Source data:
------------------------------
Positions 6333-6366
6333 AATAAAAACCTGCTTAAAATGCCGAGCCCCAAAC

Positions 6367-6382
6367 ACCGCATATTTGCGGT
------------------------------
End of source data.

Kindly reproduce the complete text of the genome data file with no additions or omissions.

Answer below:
Positions 6333-6366
6333 AATAAAAACCTGCTTAAAATGCCGAGCCCCAAAC

Positions 6367-6382
6367 ACCGCATATTTGCGGT